Sunday, June 15, 2014

Joined Hands in Prayer

It is impossible to determine at what period the habit of praying with hands joined together became general. No doubt the practice became part of the devotional life of the faithful when they ceased to pray with outstretched arms; it certainly was so already in the ninth century, because Nicholas V defends the practice against the objections of the Greeks, who pretended that it was unlawful to pray in any other way except with the hands crossed over the breast (cancellatis minibus). The Pope explains that this joining of the hands is an expression of humble submission to the will of God and of our readiness to accept at His hands whatever chastisement it may please Him to lay upon us. The joining of the hands is a beautiful and most eloquent gesture of supplication. The Rubrics are very definite and clear when they describe the manner in which it has to be done: "Junctis manibus ante pectus, extensis et junctis pariter digitis, et pollice dextro super sinistrum posito in modum crucis" (Ritus cel., III.).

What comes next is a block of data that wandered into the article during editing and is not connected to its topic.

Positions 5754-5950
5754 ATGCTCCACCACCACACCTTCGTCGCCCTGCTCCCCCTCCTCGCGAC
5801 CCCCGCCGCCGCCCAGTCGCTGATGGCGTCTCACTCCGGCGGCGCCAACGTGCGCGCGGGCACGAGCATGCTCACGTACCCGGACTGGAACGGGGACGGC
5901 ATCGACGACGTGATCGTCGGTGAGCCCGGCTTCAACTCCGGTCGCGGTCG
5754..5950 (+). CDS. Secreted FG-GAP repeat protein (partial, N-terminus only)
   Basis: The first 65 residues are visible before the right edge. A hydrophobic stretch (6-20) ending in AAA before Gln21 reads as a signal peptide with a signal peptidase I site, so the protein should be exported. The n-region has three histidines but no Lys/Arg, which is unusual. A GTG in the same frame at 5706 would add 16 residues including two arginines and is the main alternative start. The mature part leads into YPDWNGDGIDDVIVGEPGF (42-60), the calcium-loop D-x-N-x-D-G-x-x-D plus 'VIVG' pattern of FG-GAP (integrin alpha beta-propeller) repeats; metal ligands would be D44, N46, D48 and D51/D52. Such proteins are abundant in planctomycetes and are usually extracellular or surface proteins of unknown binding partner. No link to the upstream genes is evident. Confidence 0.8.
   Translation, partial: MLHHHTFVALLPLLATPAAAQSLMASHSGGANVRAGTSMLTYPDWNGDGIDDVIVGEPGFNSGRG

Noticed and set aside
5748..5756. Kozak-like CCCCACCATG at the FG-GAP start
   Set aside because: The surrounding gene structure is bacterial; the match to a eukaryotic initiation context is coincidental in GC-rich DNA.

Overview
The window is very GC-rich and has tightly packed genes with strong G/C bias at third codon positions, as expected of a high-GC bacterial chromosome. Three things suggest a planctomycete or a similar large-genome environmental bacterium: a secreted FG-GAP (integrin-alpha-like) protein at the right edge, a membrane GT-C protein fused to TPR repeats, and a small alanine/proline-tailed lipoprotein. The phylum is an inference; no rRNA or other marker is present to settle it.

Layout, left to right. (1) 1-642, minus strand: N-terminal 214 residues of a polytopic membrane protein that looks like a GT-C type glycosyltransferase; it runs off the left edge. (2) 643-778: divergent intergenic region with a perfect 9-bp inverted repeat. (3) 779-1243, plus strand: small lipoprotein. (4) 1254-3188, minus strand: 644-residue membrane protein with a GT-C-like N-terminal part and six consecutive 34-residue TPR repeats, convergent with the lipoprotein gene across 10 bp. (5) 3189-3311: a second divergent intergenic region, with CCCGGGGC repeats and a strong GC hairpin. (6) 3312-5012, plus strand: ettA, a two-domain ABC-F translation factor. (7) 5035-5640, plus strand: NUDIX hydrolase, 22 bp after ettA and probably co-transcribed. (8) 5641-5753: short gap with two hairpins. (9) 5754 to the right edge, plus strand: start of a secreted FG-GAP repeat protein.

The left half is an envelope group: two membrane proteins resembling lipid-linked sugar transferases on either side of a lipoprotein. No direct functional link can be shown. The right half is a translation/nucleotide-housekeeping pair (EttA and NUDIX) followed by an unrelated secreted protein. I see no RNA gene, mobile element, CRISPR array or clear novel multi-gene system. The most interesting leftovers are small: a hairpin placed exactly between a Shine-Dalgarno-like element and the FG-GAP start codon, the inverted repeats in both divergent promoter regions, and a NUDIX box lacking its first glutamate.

We have in this gesture all the essentials of the old-time prayer with outstretched arms, or uplifted hands, the crossing of the thumbs in particular being a reminder of the blessed Passion of our Saviour. The priest should be most careful lest long familiarity with the sacred rites should lead him into slovenly habits. It is a most impressive and edifying spectacle to see a priest, or a number of priests, standing at the altar, or serving in the sanctuary, with hands folded in prayer as prescribed and described in the above Rubric. We should exhort our people to fold their hands in like manner at Mass and particularly when walking up to, or away from, the communion rail. The mere fact of thus folding one's hands is in itself a help and incentive to earnest prayer, for by common consent folded hands are the symbol of a mind united to God.


Source: Benedictine Monks of Buckfast Abbey, "Attitudes During Liturgical Prayer," Homiletic and Pastoral Review, January 26, 1926: 373–380; republished:

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